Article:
Ah! The fall season — putting up applesauce just like my grandma used to make, using the oven again after a hot summer, and fall harvest. Before you know it, you have “friends” whom you have never seen before arriving on your doorstep, wanting to hunt. I know hunting magazines give etiquette lessons yet people often forget their manners when they hunt. It is refreshing — and rare — for someone to introduce himself and say where he is from — before he asks permission.
Many of our neighbors are leasing out their places and usually they get enough money to at least pay the real estate taxes for the year. My husband won’t hear of it. He remembers all of the times when he was in high school and college that he was granted permission to hunt. No one charged hunters then, at least no more than asking for a donation to the local volunteer fire department. I couldn’t charge money, so I took matters into my own hands.
I had 1,800 square feet of sod to place, while my husband combined corn. Thinking along the lines of Tom Sawyer, I made a plan to enlist assistance. When a couple of hunters drove in and asked permission to hunt I told them I would make them a deal. If they would help me with the sod, I would let them hunt. They looked at me like I was nuts and I went back to work. Then they talked it over and proceeded to unload sod. A few minutes later my son and daughter-in-law showed up and between the five of us, the sod was laid inside of a half-hour. All four helpers went back to their hunting and I admired my green yard.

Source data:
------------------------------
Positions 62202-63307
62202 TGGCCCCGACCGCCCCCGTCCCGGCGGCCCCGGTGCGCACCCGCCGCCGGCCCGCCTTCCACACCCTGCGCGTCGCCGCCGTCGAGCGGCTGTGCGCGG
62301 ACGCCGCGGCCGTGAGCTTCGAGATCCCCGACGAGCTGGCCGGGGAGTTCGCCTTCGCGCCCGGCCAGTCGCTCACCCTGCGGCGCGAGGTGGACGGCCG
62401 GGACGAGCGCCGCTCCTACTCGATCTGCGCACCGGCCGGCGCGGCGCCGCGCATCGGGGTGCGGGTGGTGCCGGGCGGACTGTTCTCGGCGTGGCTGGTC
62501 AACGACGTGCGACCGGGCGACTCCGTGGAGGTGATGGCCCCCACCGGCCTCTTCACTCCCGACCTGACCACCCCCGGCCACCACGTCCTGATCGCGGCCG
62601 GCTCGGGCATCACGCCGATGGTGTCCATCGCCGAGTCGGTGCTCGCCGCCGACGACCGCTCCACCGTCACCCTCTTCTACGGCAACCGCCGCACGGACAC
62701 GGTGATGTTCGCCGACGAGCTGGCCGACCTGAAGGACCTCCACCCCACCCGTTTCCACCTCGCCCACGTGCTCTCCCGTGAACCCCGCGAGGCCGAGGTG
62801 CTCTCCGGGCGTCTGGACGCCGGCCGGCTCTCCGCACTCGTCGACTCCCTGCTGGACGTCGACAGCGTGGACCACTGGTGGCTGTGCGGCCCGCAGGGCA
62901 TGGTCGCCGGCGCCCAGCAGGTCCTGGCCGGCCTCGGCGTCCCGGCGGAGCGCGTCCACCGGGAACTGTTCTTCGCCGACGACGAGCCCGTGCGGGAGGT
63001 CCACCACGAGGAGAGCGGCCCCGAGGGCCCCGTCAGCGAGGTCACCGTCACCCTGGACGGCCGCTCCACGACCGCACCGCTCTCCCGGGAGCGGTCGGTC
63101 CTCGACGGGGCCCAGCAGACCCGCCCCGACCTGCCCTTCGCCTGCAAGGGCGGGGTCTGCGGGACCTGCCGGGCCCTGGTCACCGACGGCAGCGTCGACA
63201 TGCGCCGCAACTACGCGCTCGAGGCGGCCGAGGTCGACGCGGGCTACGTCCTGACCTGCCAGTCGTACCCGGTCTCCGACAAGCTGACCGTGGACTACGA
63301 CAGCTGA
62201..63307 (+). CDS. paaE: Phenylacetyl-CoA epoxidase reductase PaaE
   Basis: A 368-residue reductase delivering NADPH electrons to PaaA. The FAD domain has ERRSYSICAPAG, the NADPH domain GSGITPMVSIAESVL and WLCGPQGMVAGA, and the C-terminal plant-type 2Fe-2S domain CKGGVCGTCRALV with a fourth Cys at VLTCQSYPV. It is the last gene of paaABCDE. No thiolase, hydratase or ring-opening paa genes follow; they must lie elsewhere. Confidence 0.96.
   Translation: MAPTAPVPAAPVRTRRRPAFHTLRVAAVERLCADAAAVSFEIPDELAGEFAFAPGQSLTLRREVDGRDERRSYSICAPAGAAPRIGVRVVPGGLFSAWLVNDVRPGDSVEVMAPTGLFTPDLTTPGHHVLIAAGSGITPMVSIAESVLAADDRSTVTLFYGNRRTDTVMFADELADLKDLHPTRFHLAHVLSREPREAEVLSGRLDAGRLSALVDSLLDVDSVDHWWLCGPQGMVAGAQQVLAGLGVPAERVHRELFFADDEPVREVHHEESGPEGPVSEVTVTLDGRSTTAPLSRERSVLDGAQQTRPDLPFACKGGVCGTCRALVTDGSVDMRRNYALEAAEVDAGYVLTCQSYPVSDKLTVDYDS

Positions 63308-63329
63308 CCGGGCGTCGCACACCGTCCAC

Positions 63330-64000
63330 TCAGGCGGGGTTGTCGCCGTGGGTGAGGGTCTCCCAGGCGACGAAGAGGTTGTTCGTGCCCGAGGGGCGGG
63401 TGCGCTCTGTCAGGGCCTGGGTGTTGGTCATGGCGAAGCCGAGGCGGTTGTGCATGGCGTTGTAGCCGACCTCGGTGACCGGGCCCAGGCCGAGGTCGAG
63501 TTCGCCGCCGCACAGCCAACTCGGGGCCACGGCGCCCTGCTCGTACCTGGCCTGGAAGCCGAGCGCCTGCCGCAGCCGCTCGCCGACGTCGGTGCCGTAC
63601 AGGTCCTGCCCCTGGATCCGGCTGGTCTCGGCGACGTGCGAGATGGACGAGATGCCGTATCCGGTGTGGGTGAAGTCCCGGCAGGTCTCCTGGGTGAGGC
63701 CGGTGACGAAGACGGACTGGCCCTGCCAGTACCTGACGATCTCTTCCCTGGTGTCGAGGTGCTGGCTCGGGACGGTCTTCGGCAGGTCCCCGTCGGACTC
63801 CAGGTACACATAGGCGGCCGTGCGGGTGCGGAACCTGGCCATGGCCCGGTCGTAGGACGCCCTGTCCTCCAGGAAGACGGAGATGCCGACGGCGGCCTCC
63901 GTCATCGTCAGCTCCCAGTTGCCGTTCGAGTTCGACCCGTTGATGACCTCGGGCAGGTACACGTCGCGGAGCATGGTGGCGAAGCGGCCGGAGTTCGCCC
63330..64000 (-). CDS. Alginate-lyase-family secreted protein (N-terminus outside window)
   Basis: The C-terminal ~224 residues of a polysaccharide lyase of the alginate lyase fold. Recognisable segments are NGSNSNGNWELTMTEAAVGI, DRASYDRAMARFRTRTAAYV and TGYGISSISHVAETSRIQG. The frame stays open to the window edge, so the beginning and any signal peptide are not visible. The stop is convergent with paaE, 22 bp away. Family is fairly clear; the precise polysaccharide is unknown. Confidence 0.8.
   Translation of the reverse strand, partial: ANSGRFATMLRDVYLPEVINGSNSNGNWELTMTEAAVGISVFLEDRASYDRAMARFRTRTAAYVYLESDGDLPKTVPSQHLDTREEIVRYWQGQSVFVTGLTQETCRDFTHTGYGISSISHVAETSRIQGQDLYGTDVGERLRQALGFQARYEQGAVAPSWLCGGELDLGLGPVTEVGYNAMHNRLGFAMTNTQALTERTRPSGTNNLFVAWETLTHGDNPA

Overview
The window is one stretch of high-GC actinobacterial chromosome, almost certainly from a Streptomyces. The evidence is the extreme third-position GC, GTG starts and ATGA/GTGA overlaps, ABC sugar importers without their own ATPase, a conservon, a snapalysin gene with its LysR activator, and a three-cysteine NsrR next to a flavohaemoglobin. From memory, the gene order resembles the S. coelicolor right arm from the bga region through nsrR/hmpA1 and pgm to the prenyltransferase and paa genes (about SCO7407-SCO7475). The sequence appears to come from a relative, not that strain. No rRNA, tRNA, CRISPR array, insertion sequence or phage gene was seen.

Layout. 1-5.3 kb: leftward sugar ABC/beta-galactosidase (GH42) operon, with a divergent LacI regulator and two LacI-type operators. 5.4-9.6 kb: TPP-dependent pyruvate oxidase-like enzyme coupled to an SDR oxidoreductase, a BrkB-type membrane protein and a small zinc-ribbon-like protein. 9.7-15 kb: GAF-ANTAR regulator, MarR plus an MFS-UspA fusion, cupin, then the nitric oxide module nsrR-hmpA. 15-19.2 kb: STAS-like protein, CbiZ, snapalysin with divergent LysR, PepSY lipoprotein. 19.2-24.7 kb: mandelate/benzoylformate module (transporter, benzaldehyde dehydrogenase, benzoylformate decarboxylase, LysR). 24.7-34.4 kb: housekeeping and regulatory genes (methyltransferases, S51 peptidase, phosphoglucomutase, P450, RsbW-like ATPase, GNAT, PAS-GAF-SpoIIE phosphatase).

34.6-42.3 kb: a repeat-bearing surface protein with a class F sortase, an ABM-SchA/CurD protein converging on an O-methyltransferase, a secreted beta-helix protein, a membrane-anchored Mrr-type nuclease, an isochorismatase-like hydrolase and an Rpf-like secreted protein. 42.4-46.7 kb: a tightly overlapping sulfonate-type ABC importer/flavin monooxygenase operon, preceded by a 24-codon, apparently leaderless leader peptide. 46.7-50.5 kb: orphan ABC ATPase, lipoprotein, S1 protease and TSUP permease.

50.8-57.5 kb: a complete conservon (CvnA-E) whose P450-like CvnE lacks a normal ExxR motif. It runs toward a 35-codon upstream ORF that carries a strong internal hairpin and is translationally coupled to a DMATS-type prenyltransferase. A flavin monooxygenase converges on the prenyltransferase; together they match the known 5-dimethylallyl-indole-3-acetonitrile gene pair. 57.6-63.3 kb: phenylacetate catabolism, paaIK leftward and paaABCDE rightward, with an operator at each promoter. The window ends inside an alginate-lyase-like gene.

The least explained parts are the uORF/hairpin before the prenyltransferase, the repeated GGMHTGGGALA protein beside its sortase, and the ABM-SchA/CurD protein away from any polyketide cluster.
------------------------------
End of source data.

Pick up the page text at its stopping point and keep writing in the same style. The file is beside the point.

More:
Once in a while we get hunters with an attitude. I have wanted to tell them to buy their own land and pay their own taxes then they could have the pride of ownership and could hunt anytime they pleased. They could also experience the joys of inconsiderate hunters. We had a neighbor who used to say, “Oh, just let anyone hunt. What’s the big deal?”
Then someone shot toward his house and buckshot hit the siding. Somehow his tune changed and he could understand why we are hesitant about hunters in general. Our family hunts and it is a great thing to do. It’s just that we have so much other fall work going on that it is nice to take a break and go out on the spur of the moment. When there are others all over your land, those moments are lost.
We have confronted hunters who were trespassing only to have them say, “Oh, isn’t this So-and-So’s land? When the name they drop is from a farmer 4 miles away who has his name prominently displayed on his seed corn sales sign, it’s more than a little suspicious to us. They know they are trespassing but don’t want to admit it. Or the hunters who say, “Fence? What fence? I didn’t cross any fences to get on this land.”
The other sides of the coin are the hunting lodges in the area. One of them advertises on the internet that their fee is $2,895 gun for three days of hunting and four nights’ lodging. Meals, booze, shells, licenses, safety lessons and stocked birds are included. Heck, the 21 fowl you are allowed to bag in that package deal are even cleaned and packaged for the trip home.
It’s no wonder that helping lay a little bit of sod looked pretty appealing to those hunters.
Peggy’s internet latchstring is always out at Peggy@PeggySanders.com. ❖